This is a course on the dynamic body of works produced by migrants and descendants of migrants from Africa and the Caribbean in Britain since the 1950s. How has the migrant experience transformed the British cultural landscape after the end of an empire? What does it mean to be British and Black? How have migrant writers created new aesthetic forms to respond to the meaning of postcolonial Britishness? How does writing function as a mode of imagining alternative spaces of belonging?
In the Anthropocene, humanity has become, for the first time, a geological agent transforming the conditions of life on earth, but this power itself gives rise to unprecedented challenges, from air pollution and floods to nuclear fallout and plagues, from agribusiness to petro-imperialism. Literature sheds a unique light on this global crisis, highlighting in each case the lived human experience, the distinct visions of nature, and the complex social conflicts involved.
Taking up Orwell's master trope of distopic futurity, this seminar in comparative media aesthetics and theory explores the paranoid logic of surveillance in its literary, architectural, artistic and, above all, technological (photographic, cinematic, digital) manifestations in order to unpack a category that is at once a political tactic, a narrative strategy, a theory of the subject, an architectural model, a mode of spectatorship and, quite possibly, the paradigmatic epistemology of the cinematic medium.
An introduction to the literature, art, religion and philosophy of China, Japan and Korea from antiquity to ca. 1400. Readings focus on primary texts in translation, complemented by museum visits and supplementary materials on the course website. The course aims to allow students to explore the unique aspects of East Asian civilizations and the connections between them through an interactive web-based platform, in which assignments are integrated with the texts and media on the website. No prior knowledge of working with digital media is required.
The seminar reflects on the role of exemplary stories - ones that seem to want to offer a lesson in the understanding of life and character, even of personhood as such - in fiction and non-fiction. What do authors intend when writing factual "case histories" or fictional variants on the genre? What are readers supposed to learn from such texts? What is at stake for the subjects of case histories? How do modalities of narration and literary figuration variously shape the presentation of life stories in autobiography, psychoanalysis, art criticism?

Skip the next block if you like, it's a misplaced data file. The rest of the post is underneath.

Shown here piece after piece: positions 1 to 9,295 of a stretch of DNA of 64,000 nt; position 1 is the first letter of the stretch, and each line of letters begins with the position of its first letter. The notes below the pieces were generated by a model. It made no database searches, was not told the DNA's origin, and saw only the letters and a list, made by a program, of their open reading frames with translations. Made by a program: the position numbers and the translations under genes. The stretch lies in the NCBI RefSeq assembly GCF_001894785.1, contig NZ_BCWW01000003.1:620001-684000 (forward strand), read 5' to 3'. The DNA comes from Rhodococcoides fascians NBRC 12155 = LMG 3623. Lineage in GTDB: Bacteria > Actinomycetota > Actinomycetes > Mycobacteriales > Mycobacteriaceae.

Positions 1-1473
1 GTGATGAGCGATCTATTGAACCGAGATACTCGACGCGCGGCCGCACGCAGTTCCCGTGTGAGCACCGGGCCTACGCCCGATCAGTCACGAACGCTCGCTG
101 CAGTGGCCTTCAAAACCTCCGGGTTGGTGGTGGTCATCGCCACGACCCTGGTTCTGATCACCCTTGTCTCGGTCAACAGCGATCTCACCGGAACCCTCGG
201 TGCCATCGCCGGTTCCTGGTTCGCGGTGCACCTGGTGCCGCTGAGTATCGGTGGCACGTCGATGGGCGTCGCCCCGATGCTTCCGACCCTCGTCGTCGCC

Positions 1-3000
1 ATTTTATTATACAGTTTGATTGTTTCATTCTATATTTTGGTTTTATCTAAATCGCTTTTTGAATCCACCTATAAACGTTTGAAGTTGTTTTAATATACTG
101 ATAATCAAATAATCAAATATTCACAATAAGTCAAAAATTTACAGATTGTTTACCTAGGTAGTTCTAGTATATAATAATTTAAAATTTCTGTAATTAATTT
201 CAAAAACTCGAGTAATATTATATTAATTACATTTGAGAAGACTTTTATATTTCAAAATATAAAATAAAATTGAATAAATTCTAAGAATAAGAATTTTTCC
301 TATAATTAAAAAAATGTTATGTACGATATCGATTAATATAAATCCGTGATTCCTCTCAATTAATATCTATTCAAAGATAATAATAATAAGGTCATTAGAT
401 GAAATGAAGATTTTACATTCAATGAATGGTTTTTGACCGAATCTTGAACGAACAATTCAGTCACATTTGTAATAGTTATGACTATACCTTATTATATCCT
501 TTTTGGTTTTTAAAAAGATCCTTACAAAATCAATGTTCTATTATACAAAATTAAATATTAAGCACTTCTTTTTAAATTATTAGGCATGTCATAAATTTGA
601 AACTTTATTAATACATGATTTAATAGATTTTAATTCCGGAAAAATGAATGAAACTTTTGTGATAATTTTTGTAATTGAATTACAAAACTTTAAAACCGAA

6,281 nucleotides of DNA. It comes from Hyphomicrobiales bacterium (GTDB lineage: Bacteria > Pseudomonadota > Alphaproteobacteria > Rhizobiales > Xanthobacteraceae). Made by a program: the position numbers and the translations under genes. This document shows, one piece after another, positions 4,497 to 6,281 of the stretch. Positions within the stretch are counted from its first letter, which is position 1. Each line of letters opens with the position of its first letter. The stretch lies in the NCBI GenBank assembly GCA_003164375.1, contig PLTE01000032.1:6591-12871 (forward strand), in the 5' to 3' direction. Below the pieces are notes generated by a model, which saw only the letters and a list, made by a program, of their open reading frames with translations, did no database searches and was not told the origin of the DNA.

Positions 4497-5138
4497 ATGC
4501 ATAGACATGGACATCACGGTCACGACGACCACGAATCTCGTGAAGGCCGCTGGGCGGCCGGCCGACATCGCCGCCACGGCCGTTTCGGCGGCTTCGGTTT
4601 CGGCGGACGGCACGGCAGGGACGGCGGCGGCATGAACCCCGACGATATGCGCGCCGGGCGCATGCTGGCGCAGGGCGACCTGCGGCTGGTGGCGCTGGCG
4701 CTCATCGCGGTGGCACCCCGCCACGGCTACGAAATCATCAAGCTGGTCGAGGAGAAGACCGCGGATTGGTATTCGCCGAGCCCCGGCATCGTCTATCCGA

"Will we have a machine capable of replacing the poet and the author?" asked Italo Calvino in 1967, hopeful that computers would write "the literature." In 1962 poet Nanni Balestrini instructed a computer to write a poem eager to hear "the voice of the machine." Rough novels and 200,000 non-fiction books have already been written through algorithms and a literary novel is expected soon. Can we instruct a computer to write a novel? Should we use an algorithm or machine learning?
Exhibitions are central to the history of architecture. The modern architecture of Latin America made its international debut with several national pavilions in the 1939 New York World's Fair, the most famous being that of Brazil, as part of cultural and economic policies that addressed the need to be part of a modern world. This seminar studies multiple sites and strategies of displaying Latin America through architecture.
An introduction to Classical Arabic Literature from pre-Islamic Arabian poetry to 17th century burlesque tales from Cairo, this course familiarizes you with the authors and texts that shaped the classical Arabic literary heritage. Poetry, tales, and fables will acquaint you with genres such as the qasida, ghazal, and the maqamat, providing a sense of literature at a time when Arabic was the language of writing from Spain to India. Keeping in mind our positionality in relation to the material, we will address questions of genre, periodization, translation, and aesthetic judgment.
This course introduces students to the richness and diversity of South Asian literature produced in vernacular languages and in English. Texts represent major themes and popular trends in the 20th and 21st century; and we discuss them in historical and literary contexts. Topics include cultural renaissance and nationalism; progressive- Marxist literary movement; modernist and experimental literature; feminist, dalit (oppressed castes), and diaspora literature; and various postmodern and contemporary literary trends.
The seminar will analyze the way totalitarian oppression was represented and resisted in literature of the second part of East-Central European 20th century. We will look through the lens of literature at the main political and historical issues that afflicted Poland, Hungary, Czech Republic, Slovakia, Romania and other countries of the region. We will study texts (essays, memoirs, novels, short stories, plays, and poems) which offered various ways to resist moral and political oppression.